Employing staff for your dog walking business

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The set-up of many professional dog walking businesses is fairly simple. The majority of operators will be working on a sole trader basis, delivering their walks, managing administration and financial matters on their own.

However, as a business grows so too does the need to employ staff. As a dog walker that could be because you have built up a large enough book of clients that in order to grow you need an extra pair of hands or two.

When pondering whether to employ a member of staff there are a number of things to consider.

Financial Considerations

First and foremost, you will need to think whether a member of staff is financially sensible. Of course, more walkers in your business means the opportunity to walk more dogs. But it also means another person’s salary that will need to come our of your company’s finances.

Some businesses will opt to pay staff on a ‘per-walk’ basis, giving them a percentage of the money a client may pay for a walk. Other businesses will choose to work on a more traditional hourly wage or salary.

If the latter is your way of working consider this. If you charge a client £10 an hour to walk their dog and your staff member takes two dogs out at a time, that is £20 coming into the business. Based on paying your employee minimum wage (between £5.60 and £7.50 depending on age), that means you would be left with between £12.50 and £14.40 in the businesses bank account before any tax was paid.

Of course, that is an extra amount of money than would have been there if you didn’t have the staff member to call on, but it is not as simple as that.

You will need to consider whether you will be paying your employee petrol costs to get to and from the client’s house, whether you will guarantee them a set number of hours a week as well as any other bonuses.

Taxes and Pensions

It’s not only the direct financial implications that having staff will have on your business. There’s plenty of extra administration-based tasks you will need to fulfil.

First of all you will need to ensure that any potential staff members are fully DBS checked, which will confirm whether they have any criminal convictions that you should be aware of. This will cost you £25 per employee to carry out. You will also need to check they have the legal right to work in the UK. This can be done by taking their National Insurance number when you provide them with their contract.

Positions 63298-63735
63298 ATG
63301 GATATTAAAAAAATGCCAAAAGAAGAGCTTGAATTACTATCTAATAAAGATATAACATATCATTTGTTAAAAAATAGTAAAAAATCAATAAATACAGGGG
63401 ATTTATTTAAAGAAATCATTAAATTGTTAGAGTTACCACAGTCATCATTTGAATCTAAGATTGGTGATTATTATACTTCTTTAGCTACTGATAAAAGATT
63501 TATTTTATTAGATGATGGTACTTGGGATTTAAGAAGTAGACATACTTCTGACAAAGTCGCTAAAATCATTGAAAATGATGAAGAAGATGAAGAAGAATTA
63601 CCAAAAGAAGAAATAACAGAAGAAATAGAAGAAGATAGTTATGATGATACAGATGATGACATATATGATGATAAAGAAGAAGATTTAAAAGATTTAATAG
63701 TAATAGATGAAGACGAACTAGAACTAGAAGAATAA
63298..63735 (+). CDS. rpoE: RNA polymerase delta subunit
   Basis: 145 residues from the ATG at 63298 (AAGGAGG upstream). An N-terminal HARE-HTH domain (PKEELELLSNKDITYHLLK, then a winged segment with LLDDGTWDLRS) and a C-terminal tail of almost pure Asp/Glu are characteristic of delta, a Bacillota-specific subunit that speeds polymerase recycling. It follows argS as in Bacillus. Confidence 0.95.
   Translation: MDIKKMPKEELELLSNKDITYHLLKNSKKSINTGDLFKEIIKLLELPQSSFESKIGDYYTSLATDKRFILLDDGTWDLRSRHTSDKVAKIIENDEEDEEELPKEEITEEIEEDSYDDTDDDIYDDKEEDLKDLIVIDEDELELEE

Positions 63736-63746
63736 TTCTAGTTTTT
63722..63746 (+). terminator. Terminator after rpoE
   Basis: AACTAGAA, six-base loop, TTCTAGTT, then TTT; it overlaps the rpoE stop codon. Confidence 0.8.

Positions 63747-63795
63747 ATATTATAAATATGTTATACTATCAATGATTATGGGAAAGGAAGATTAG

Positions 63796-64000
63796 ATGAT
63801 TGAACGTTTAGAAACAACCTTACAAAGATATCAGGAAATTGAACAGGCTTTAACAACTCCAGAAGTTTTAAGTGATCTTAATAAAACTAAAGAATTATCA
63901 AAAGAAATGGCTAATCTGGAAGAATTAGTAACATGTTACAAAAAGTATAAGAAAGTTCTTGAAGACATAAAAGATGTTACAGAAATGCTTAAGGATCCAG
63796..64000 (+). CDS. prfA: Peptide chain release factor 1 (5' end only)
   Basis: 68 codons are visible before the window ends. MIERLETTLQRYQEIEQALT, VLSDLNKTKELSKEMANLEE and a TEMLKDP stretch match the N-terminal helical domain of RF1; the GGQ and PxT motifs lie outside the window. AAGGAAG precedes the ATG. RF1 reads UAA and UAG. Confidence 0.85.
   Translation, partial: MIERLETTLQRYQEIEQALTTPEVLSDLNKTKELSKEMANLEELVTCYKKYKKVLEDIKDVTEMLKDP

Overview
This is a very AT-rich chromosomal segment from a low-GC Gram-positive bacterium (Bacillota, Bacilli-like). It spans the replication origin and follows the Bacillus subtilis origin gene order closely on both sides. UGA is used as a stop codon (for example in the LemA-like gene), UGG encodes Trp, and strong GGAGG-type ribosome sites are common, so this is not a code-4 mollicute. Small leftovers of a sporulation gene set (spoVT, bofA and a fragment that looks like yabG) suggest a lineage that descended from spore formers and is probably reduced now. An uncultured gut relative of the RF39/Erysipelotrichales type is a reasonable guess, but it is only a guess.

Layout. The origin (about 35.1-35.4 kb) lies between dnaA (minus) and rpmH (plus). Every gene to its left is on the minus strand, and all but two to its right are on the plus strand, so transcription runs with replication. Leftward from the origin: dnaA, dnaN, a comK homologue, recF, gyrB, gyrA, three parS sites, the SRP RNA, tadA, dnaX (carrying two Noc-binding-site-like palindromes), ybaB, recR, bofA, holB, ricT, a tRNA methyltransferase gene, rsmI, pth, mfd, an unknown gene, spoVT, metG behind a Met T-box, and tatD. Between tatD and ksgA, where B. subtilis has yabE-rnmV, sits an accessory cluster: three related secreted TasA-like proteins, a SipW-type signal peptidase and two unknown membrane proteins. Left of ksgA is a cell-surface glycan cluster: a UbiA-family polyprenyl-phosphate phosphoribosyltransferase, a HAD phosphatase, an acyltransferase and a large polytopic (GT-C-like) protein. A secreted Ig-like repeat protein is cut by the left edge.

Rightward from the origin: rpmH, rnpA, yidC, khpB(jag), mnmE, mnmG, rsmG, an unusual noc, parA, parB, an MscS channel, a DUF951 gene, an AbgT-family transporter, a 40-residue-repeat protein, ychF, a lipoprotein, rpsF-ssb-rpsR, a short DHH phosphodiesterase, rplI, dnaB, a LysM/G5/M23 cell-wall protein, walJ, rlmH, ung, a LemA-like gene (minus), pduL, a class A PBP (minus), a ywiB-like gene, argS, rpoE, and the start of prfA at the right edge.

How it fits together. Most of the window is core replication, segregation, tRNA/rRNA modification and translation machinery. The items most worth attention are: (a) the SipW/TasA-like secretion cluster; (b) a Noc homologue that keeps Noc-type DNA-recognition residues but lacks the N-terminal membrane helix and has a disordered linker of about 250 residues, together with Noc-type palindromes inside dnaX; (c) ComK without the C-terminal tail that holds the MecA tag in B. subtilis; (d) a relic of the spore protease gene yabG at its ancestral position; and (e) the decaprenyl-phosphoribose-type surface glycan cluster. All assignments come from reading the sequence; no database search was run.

You will also need to inform HMRC that you are taking on staff and register as an employer. By doing this you will receive your PAYE Employer Number, which will allow you to pay tax and National Insurance when you pay the staff member.

Furthermore, if you are likely to be paying your new dog walker over £10,000 a year and they are over 22-years-old, you may need to automatically enroll them on a workplace pension scheme.

Finally you will need to take out Employers’ Liability. This is a legal responsibility when you take on a member of staff. This will cover you for claims against the business should you and your business activities be blamed for an injury suffered by that staff member. Many insurance providers, including Protectivity, will allow you to add Employers’ Liability to an existing Dog Walking Insurance policy for a small fee.

Business Operations

With all of legal factors taken care of you need to remember that by having members of staff, you may have to change the fundamental way in which you operate your dog walking business.

Think about things such as:

  • Will your new walker have ‘their own’ clients? Or will you share them between you?
  • How much training will you provide your new staff member?
  • Will you ask them to help with other aspects of your business such as marketing and administration?

One thing that may affect some dog walkers decision to expand is the extra paperwork and administrative duties that having staff entails. By taking on employees you may find yourself having less time to do the thing that made you start the business in the first place, the enjoyment of walking dogs. This diversion away from the act of dog walking may be a reason not to hire a member of staff and keep your clients, their dogs and your business to yourself.

All dog walking businesses and the people that run them will be different. Some will appreciate that in order to grow they need more dog walkers on their books, whilst others will be happy with maintaining a healthy number of clients and dogs without the need for expansion.

If you do opt for the hiring approach, just remember to consider all the added responsibilities that come with it.